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5— Early Years in Marburg
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Classroom and Laboratory

Kolbe's teaching was from the first very successful. His letters suggest that he put a great deal of energy and thought into his lectures and practica, and the students seem to have responded very favorably. From as early as November 1851, Kolbe often spoke with pride and confidence of his students. Given one assistantship by the university, Kolbe filled the position during his first few years in Marburg with undistinguished chemists; later followed the much more capable Rudolf Schmitt (1857-1861) and Eduard Lautemann (1861-1865). Schmitt subsequently made a career at the Dresden Polytechnikum. Praktikanten and guest workers from the Marburg period included Adolph Claus, Edmund Drechsel, Georg Fischer, Wilhelm Gerland, Carl Graebe, Peter Griess, Ludwig Mond, Carl Ulrich, Jacob Volhard, and Julius Ziegler; foreign students included Frederick Guthrie, Alexander Crum Brown, E. T. Chapman, N. A. Menshutkin, Maxwell Simpson, Francis Wrightson, and A. M. Zaitsev. The paucity of students in the early and mid-1850s was a source of frustration for Kolbe, who had more ideas for research projects than he had skilled hands available to him.[71]

Guthrie gave his friend Henry Roscoe an intriguing picture of what it was like working with Kolbe in 1854 (he noted that he was the only organiker in the lab at the time and was working on electrolysis experiments):

I am obliged somewhat to take the law into my own hands, and stick to one thing 'till I've got a distinct result or nonresult, for my much honoured professor comes almost every morning with "Herr G. es ist mir eingefallen dass Sie so u. so ein Versuch machen können," etc and the most provoking thing is that the "Versuch" is often so tempting that it requires no small amount of moral courage to keep in the straight and narrow path.[72]

In 1855 Kolbe described Guthrie as a "well-educated man . . . very industrious . . . and extremely nice," with some fine chemical research already to his credit. Guthrie went on to become Frankland's assistant at Owens College, eventually gaining a professorship at what became Imperial College in London. He became a physicist and had a distinguished teaching career.[73]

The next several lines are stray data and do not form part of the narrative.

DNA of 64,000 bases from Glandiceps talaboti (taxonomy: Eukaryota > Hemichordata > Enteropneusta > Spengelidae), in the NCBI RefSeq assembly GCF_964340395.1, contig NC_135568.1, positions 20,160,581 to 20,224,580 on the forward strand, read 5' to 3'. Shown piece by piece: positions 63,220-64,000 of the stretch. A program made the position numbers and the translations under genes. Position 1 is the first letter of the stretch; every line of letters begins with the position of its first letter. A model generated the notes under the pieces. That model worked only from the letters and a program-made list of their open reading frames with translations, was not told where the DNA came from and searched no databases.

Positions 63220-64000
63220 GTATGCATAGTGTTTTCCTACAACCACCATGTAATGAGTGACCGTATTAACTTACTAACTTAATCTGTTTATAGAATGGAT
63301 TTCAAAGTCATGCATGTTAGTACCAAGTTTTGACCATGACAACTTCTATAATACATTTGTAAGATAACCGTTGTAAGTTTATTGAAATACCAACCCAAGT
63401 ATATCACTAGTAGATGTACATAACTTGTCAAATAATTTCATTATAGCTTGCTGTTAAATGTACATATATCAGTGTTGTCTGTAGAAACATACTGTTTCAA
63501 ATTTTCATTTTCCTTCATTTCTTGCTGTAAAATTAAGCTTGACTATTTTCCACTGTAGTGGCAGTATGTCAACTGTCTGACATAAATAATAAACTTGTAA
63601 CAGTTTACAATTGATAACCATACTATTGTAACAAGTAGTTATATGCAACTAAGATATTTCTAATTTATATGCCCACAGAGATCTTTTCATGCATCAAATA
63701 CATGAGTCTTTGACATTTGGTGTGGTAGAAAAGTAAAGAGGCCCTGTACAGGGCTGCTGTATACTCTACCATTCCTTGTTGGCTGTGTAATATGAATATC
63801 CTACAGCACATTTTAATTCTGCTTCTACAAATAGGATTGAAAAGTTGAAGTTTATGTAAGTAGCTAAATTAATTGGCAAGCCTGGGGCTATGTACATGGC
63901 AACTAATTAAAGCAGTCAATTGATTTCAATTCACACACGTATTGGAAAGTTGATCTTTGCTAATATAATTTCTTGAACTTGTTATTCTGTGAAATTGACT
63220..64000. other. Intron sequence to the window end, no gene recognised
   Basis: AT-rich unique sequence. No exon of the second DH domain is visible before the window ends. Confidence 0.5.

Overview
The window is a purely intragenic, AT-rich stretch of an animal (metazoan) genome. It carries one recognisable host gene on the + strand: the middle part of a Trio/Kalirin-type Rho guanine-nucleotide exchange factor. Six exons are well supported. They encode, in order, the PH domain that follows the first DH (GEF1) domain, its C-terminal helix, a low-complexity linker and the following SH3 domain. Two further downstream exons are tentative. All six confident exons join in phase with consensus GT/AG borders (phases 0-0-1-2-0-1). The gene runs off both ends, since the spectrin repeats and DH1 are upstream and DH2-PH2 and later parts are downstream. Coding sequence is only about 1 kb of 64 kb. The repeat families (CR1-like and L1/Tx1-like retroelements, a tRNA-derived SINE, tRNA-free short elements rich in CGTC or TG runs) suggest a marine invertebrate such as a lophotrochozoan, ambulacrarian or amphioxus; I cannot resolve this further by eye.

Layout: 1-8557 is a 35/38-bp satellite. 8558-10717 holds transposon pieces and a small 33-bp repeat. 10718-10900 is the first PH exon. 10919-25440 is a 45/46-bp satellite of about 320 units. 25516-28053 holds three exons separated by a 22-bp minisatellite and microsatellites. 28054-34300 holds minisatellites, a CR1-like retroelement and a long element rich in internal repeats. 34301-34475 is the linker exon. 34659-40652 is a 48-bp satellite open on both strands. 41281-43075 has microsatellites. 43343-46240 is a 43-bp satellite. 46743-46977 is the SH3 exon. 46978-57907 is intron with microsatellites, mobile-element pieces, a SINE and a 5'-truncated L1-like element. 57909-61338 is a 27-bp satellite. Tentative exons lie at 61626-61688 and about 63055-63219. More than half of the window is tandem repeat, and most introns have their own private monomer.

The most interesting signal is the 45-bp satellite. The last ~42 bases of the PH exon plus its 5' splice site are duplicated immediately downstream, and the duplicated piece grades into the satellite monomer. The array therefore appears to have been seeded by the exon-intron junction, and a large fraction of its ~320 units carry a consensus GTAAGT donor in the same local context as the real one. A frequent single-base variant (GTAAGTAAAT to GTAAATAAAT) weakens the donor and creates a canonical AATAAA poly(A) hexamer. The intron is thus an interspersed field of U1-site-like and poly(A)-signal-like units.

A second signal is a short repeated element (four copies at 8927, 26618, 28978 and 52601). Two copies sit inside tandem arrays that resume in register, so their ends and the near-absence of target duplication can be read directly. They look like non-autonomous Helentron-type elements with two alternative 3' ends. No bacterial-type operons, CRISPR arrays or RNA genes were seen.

In summer semester 1862, Carl Graebe also studied with Kolbe and described his impressions and his schedule in letters to his parents:

I like Professor Kolbe very much indeed. Only the laboratory equipment is unfortunately deficient. . . . I rise at six, read a little, and about seven-thirty walk to the laboratory, where I remain until dinnertime, with the exception of two days, when I ride from 11 to 12. In the afternoon I am in the laboratory from 2 till 5 or more often 6. Then I bathe and take a walk; by around 9 I am usually home, so that I use my lamp more than I expected. Kolbe pleases me ever better; he gives a magnificent lecture.[74]

Jacob Volhard, a Giessen Ph.D. who worked with Kolbe that same summer, described the lab as an ordinary-sized, low-ceilinged room (it was about 25 by 35 feet), crammed with twelve to fifteen workers, each with his own charcoal fire as well as alcohol lamp. It was intolerably hot, crowded, and confined, usually filled with noxious vapors and possessing no ventilation, running water, or gas. And yet, Volhard added, he and all his former lab mates looked back on their Marburg years with nothing but fondness.[75]

Henry Armstrong, who studied with Kolbe in Leipzig in 1867-1870,[76] regarded him as "a true chemist if there ever was one" and never thought of him "in terms other than those of admiration and affection," although Armstrong did concede that he later became "peculiar" and "little short of a monomaniac." He was "almost bourgeois in appearance, a typical professor of the old school, though with a wonderful sparkle of intelligence in his eyes and a most endearing personality when you learnt to know him—not the ogre he has been painted." Armstrong also characterized him as "a puritan and an enemy of insincerity," honest and forthright in the greatest degree, and subsequently much misunderstood and unjustly neglected.[77] Ernst yon Meyer emphasized that it was necessary to be in Kolbe's inner circle of friends in order to see his warmth, amiability, and humor.

In personal intercourse with him the sharpness typical of his critical writings was entirely absent. A social man, inclined toward merry jokes, fond of witty rejoinders and word plays, he was entirely different from the impressions of those who viewed him from afar.